Mexican Gray Wolf

/Mexican Gray Wolf

Letter: ‘Flake’ is a fitting name | Politics-national |

'Flake' is a fitting name, considering he doesnt think Federal Law applies to them. Protect The Wolves™ is working towards getting these elected officials into court that seem to think that federal laws do not apply to them. We need to hold these Officials Accountable! The media made it appear it was the Tribe that demanded the first Mexican Gray female be shot. That is not true. We spoke with White Mountain Apache Fish and Game, they only suggested something be done about her. Which rather than running on an old NEPA, she should have been returned to a captive [...]

Jeff Flake wants to remove federal protections for Mexican gray wolves

  Flake is a fitting name. We need to get these types of officials into court soon while we still have wolves left. Sen. Jeff Flake is seeking to remove federal Endangered Species Act protections from the Mexican gray wolves roaming Arizona and New Mexico. Flake, R-Ariz., last week introduced a bill to lift the animals' endangered status if the U.S. Fish and Wildlife Service determines there are at least 100 wolves in the Blue Range recovery area overlapping the two states' boundary. At last count a year ago there were 113. Shaking off federal protections would place wolves solely under state [...]

Feds Release Endangered Wolf Pups in New Mexico but theres a price a wild pup has to pay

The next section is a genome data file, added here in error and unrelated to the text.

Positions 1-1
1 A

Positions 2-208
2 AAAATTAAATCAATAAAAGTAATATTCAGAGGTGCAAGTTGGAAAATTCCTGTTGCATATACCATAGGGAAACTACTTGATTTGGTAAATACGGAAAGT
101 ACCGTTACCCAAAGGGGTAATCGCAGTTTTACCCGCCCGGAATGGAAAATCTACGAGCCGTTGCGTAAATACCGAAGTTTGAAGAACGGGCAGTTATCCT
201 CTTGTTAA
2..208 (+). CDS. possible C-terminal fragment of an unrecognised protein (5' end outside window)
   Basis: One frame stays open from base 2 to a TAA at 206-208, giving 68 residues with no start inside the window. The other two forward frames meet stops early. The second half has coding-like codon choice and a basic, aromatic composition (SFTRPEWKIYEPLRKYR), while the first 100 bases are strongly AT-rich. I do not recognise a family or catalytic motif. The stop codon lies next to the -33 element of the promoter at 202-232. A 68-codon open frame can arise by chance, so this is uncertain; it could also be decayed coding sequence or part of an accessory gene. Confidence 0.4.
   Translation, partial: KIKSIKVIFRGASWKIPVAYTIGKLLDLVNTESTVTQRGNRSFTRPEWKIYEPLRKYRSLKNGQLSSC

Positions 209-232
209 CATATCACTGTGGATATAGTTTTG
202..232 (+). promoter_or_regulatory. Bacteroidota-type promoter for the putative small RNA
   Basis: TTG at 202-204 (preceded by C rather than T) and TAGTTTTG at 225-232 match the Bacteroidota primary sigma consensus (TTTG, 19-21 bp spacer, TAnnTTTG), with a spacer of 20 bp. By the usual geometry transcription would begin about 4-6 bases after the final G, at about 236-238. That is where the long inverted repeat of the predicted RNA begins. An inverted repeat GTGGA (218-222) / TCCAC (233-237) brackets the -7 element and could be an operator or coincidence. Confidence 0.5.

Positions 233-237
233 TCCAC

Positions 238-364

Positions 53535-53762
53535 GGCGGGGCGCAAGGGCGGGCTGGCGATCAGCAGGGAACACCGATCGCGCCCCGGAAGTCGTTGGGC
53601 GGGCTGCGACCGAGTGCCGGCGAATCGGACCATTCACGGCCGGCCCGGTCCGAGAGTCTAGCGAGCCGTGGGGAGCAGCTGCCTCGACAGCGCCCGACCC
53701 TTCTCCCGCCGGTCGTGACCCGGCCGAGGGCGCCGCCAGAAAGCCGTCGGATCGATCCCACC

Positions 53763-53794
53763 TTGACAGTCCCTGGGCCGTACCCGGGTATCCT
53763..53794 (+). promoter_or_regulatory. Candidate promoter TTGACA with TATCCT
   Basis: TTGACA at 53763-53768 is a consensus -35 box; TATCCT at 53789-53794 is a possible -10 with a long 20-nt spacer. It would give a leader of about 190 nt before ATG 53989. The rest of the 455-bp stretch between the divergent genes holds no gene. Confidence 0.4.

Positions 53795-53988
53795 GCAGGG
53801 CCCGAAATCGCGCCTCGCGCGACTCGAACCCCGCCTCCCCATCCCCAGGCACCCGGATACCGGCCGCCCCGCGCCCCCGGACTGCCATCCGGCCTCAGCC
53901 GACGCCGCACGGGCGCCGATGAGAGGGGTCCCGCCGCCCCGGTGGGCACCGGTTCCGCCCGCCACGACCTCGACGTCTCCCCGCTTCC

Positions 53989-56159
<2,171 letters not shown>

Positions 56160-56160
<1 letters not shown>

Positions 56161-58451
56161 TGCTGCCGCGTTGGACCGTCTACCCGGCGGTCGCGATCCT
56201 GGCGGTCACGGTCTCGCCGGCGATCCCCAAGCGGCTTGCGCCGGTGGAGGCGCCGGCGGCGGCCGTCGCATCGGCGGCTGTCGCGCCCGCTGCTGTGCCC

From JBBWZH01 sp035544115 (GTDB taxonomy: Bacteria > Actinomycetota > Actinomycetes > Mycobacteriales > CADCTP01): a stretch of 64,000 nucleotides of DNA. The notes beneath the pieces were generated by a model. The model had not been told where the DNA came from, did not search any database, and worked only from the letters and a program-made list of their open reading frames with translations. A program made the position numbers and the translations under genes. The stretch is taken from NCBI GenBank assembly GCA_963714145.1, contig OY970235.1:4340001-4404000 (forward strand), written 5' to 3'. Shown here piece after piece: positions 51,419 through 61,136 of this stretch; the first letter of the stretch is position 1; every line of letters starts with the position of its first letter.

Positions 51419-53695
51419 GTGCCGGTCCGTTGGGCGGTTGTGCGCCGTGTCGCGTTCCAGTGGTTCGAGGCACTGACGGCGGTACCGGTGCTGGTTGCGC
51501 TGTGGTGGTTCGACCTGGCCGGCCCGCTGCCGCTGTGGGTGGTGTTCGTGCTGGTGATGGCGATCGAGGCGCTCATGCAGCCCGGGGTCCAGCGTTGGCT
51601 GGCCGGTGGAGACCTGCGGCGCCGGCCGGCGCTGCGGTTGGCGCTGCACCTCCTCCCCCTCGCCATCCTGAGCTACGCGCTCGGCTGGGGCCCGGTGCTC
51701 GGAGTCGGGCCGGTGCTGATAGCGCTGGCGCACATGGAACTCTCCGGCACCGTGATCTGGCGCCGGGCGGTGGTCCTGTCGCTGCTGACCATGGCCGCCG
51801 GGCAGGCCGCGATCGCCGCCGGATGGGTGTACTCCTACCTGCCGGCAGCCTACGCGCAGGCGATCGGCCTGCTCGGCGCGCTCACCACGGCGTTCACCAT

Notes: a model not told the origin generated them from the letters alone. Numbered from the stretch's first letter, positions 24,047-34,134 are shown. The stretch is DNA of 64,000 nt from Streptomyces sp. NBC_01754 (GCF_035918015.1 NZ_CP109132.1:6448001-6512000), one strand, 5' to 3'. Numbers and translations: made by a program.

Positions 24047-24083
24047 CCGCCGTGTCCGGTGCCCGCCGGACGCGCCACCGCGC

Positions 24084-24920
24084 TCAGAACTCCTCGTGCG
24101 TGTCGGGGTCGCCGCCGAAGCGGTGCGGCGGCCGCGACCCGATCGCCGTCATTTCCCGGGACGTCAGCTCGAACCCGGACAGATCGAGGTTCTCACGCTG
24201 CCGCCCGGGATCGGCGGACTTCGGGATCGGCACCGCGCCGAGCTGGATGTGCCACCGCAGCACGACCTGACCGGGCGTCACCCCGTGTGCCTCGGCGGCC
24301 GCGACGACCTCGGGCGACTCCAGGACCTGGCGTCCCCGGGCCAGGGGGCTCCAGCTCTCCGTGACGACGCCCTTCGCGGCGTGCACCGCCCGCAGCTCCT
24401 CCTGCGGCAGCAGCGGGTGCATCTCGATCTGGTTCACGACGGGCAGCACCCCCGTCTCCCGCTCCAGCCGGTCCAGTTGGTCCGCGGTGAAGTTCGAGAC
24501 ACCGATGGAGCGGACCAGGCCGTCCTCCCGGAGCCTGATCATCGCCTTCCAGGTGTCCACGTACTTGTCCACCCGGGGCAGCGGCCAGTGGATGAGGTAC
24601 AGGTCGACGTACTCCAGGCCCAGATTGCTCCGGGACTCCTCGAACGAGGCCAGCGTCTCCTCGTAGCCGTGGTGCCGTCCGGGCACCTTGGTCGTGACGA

Why would the New Mexico State Fish and Game place a pup removal condition on the Feds? As a condition, for each pup released into the den, one pup had to be removed and placed in captivity... what sense does that make....????? ALBUQUERQUE, N.M. (AP) — Federal wildlife officials have successfully placed two captive-born Mexican gray wolf pups into a wild den with a foster family. Officials with the U.S. Fish and Wildlife Service confirmed the release Friday, a day after it was made public that the state Game and Fish Department cleared the way for a cross-fostering project aimed [...]

Cautious optimism as population of reintroduced wolves grows

Members of the Mexican wolf Interagency Field Team completed the annual year­end population survey, documenting a minimum of 113 Mexican wolves in the wild in Arizona and New Mexico at the end of 2016.  The tally compares with a minimum of 97 wild wolves in 2015. “We are encouraged by these numbers, but these 2016 results demonstrate we are still not out of the woods with this experimental population and its anticipated contribution to Mexican wolf recovery,” U.S. Fish and Wildlife Service Southwest Regional Director Benjamin Tuggle said Monday. “Our goal is to achieve an average annual growth rate of [...]